Dubai: Many aspiring young jockeys dream about winning the Derby or the Dubai World Cup, but only a small percentage have any idea how to achieve such a goal.
Yasir Mabrouk, the Emirate Racing Authority’s (ERA) Master of Apprentices, has been tasked with identifying talent in the UAE and nurturing them to become accomplished riders, if not Derby winners.
How do you get started if you want to become a professional jockey, and how do you attain an initial apprentice license ? Mabrouk had most of the answers when he spoke to Gulf News about the challenging programme that he has been in charge of for the last 10 years and the process that a youngster has to go through should he want to achieve success in the sport.
Gulf News: Can you tell us what your role is as the ERA’s Master of Apprentices?
Yasir Mabrouk: The job that I have requires you to be many things, but mostly you must have an eye to identify suitable candidates and be able to pick youngsters that meet the criteria in weight, height, attitude and temperament. In short, you must be able to spot if he has what it takes to become a jockey.
What is unique about this job, can you describe the mentoring process?
When we first started this programme, we knew it was a challenge. Most jockeys in the world are usually born into an equine family or have some sort of connection to the sport. In the UAE, you don’t find that many youngsters wanting to become jockeys with this kind of background. Most of them come from endurance, which is okay. So we don’t have the advantage that they have in say countries like Ireland which is one of the biggest producers of jockeys in the world. I remember when we started we had Ahmad Ajtebi who came from a camel background, so it helped. He was a bit of a natural when he sat on a horse. And he has gone on the become a highly successful jockey.
It is a bit of a lengthy process. We start by sending them to a riding school where they first learn how to sit on a horse and do a little bit of hacking. We then go through the process of sending them to trainers where they are put through the basic stable routine that will give them more experience about horses and help them develop skills that they will require when they are actually riding a horse.
When the Master feels they are ready, they are put through some barrier trials along with senior jockeys. And if they pass that test then they are granted an apprentice license, or a conditional license as the case may be. After that, if their Master finds they are ready he puts them in a race, which is usually one over a straight course. As their confidence grows and they acquit themselves well they are allowed to ride over the bends. During this period the feedback we receive from the senior jockeys is very important, because they are the ones in the best situation to assess the jockey riding next to him and how he handles a race. They kind of help us to give a jockey the green light and we go on from there.
What is the key at this stage in their development?
Experience is the key. We send our apprentices abroad so that they will find out more about stable work. We have a good relationship with the Racing Academy and Centre of Education (RACE) in Ireland and send most of our youngsters to them for training. When they come back we evaluate how developed they are and what progress they have made before we send them back to a local Master.
Can anyone who meets the criteria become a successful jockey? What guarantees are there?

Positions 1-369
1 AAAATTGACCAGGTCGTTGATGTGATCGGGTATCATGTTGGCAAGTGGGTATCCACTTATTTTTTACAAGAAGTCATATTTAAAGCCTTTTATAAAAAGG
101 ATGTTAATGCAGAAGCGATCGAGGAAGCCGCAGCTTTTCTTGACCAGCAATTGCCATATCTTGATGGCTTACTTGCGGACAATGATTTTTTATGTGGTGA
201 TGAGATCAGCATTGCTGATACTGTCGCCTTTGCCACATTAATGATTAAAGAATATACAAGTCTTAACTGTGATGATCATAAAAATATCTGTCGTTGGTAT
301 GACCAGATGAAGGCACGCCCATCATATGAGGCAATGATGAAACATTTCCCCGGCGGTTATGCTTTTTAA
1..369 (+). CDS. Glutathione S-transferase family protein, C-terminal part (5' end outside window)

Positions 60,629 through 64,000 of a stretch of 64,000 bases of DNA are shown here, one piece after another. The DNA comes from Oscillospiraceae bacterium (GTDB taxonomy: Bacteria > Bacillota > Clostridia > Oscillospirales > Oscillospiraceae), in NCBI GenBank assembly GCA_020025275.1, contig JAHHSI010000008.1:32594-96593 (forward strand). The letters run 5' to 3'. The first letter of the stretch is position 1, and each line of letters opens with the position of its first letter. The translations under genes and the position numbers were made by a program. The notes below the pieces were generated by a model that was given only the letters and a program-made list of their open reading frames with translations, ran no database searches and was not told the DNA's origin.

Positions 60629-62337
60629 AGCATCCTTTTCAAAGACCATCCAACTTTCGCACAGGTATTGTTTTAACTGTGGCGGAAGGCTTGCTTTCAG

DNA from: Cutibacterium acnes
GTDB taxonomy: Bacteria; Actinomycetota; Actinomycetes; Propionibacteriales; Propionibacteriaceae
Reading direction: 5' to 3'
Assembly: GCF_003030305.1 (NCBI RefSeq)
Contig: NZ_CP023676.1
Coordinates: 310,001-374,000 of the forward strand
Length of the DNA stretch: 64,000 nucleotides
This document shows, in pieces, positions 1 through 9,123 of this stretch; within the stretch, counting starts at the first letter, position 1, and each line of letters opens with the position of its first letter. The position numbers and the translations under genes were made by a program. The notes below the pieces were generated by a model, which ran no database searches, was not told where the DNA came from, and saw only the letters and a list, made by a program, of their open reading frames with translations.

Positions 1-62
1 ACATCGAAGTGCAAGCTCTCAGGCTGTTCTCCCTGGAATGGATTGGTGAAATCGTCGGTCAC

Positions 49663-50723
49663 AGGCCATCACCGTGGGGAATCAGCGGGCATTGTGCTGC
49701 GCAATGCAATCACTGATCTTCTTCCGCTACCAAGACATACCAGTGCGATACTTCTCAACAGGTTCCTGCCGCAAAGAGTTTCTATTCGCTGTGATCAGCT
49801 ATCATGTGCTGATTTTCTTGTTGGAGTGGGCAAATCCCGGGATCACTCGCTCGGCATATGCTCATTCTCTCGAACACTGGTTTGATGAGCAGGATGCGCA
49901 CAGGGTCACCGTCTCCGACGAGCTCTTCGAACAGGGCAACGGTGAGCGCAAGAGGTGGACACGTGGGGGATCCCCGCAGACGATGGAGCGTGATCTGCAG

I don’t think in any sport, you could make a sportsman. The talent has to be there, the gift and then it can be developed.. The talent, the background, the commitment are very important. You could have the talent but if you don’t have the commitment it would be a waste of time. It is a combination of all this but the talent has to come first.
How do you measure success? What is the fundamental ingredient to the programme ?
The most important thing for me is commitment. To be a jockey you have to make a lot of sacrifices. It’s a professional job, it’s not a hobby. On of my main jobs is to motivate them, trying to get them to accept the lifestyle of a jockey which is unlike any other sportsman. It is very demanding – you have to be prepared to work very hard, look after your health, work on your fitness level and keep strange hours.
Your day usually starts at 3-4am; there are a lot of sacrifices to be made. You will not have as many friends, because of the timing that you keep. Your friend is your job. It’s not a one time thing, it’s for life, at least for the next 20 years or so. In return, if you succeed you will get fame, media attention, money, excitement but you have to commit first and look for the results in the long run.
What are some of the non-racing things you like to do. How do you relax?
I am a sportsman by nature. I played football at the highest level, did a bit of basketball and I love reading. But in general sport is my thing I could sit and watch a tennis, cricket or football match for hours.
If a youngster said he wanted to become a jockey, what advice would you give him?
I keep repeating this word all the time – commitment, commitment, commitment. I will tell them don’t waste your time and others time if you cannot commit. Some may expects results immediately others will get fed up if they don’t succeed. I would say get ready for some real hardship. It’s not what most people may think – you ride a horse, win a race then make it to the front pages of a newspaper. That’s not what happens. You have to be patient and honest to yourself.
You’ve seen some good jockeys come through the programme, like Ajtebi and Saeed Al Marzouei, but what will really make you happy?
To see more jockeys coming through. But what I really want to see from these young boys is commitment. The success will come later.